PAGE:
As a boy, Rose said, he had been molested by a camp counselor and suffered "physical, psychological and emotional abuse" by other adults growing up.

He also said he has both Asperger's and Tourette's syndromes and has been bullied. Asked why he did not raise his hand during jury selection, Rose said that "abuse" was not defined in the question.

Moreover, he said, "It was none of their damned business."

Sympathetic to Cooper, he began making a point of smiling at the defendant when he entered the courtroom.

"I felt like someone needed to smile at him and let him know, 'Brother, this is all going to be okay,' " Rose said.

By the third vote, the jury was still deadlocked, 6-6. Since a tie goes to the defendant, Cooper could be resentenced to life if Meyer accepts the jury's recommendation. The judge will render his decision today.

Times researcher Natalie Watson contributed to this report. Andrew Meacham can be reached at ameacham@tampabay.com or (727) 892-2248.

Jury didn't see eye-to-eye on triple murderer during trial, or after 05/08/14 [Last modified: Thursday, May 8, 2014 10:47pm]
Photo reprints | Article reprints

© 2017 Tampa Bay Times

    

Join the discussion: Click to view comments, add yours

Loading...
  1. Photo gallery: Calvary Christian rolls to state title

    Blogs

    View a gallery of images from Calvary Christian's defeat of Pensacola Catholic 11-1 in six innings Saturday night at Hammond Stadium in Ft. Myers for the Class 4A title.

    Calvary Christian players circle up on the field before the FHSAA class 4A baseball championship against Pensacola Catholic on Friday May 27, 2017 at Hammond Stadium in Fort Myers, Fla. Calvary scored 6 runs in the first inning, and had 7 hits.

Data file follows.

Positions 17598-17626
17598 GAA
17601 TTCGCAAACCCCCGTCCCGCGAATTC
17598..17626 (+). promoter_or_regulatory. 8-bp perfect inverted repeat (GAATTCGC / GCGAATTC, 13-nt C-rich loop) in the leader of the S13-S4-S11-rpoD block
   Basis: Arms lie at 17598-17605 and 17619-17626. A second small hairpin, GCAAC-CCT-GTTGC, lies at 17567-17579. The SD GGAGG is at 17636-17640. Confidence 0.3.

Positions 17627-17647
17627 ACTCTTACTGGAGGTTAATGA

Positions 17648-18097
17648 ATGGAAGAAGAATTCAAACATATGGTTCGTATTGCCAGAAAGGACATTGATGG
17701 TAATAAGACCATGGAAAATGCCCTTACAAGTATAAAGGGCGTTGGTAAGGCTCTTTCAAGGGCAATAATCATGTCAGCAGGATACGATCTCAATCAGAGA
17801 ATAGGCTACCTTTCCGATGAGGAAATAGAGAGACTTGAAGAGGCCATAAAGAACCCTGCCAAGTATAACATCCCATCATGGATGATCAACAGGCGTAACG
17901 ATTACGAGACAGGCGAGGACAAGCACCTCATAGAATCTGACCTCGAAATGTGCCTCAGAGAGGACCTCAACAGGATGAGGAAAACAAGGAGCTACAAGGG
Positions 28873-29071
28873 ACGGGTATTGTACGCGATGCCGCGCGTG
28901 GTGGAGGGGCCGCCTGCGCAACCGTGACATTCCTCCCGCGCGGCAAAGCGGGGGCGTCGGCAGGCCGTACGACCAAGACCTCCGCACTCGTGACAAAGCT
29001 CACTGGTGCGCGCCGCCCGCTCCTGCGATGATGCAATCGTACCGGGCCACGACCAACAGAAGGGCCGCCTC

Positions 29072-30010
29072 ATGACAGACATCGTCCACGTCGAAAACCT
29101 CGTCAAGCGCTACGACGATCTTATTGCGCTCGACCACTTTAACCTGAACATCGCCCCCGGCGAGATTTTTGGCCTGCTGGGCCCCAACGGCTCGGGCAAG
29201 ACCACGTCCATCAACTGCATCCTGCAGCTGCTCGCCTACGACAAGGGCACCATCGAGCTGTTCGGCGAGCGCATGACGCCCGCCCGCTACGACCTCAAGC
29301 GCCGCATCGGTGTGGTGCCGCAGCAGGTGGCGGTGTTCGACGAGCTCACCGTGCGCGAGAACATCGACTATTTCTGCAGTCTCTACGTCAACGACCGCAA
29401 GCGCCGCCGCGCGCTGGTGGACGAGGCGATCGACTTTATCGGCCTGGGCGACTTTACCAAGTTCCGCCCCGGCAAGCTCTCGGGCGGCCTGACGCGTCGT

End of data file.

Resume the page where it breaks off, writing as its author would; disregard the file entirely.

2. Two girls found safe after being reported missing in New Port Richey

    UPDATE: Both girls were found safe Saturday night, police said.

  3. IT failure blamed for British Airways cancellations (w/video)

    Airlines

    LONDON — British Airways canceled all flights from London's Heathrow and Gatwick airports on Saturday as a global IT failure upended the travel plans of tens of thousands of people on a busy U.K. holiday weekend.

    Passengers wait at a British Airways check-in desk after the airport suffered an IT systems failure Saturday at London''s Gatwick Airport. [Associated Press]
  4. Florida softball returns to World Series; FSU baseball in ACC title game

    Colleges

    GAINESVILLE — Florida defeated Alabama 2-1 Saturday to win the deciding Game 3 of their softball Super Region, putting the Gators in the Women's College World Series for the eighth time in program history.

    ’NOLE POWER: FSU’s Dylan Busby, right, is congratulated by teammate Taylor Walls after Busby’s homer against Duke.
  5. Calvary Christian routs Pensacola Catholic to win state baseball title

    Baseballpreps

    FORT MYERS — Calvary Christian left no doubt as to which baseball team in Class 4A was the best in Florida this season. The Warriors defeated Pensacola Catholic 11-1 in six innings Saturday night at Hammond Stadium to claim the school's first state championship in any team sport. It also solidified a 30-0 season. …

    Matheu Nelson celebrates after scoring on a wild pitch during the first inning, when Calvary Christian took a 6-0 lead.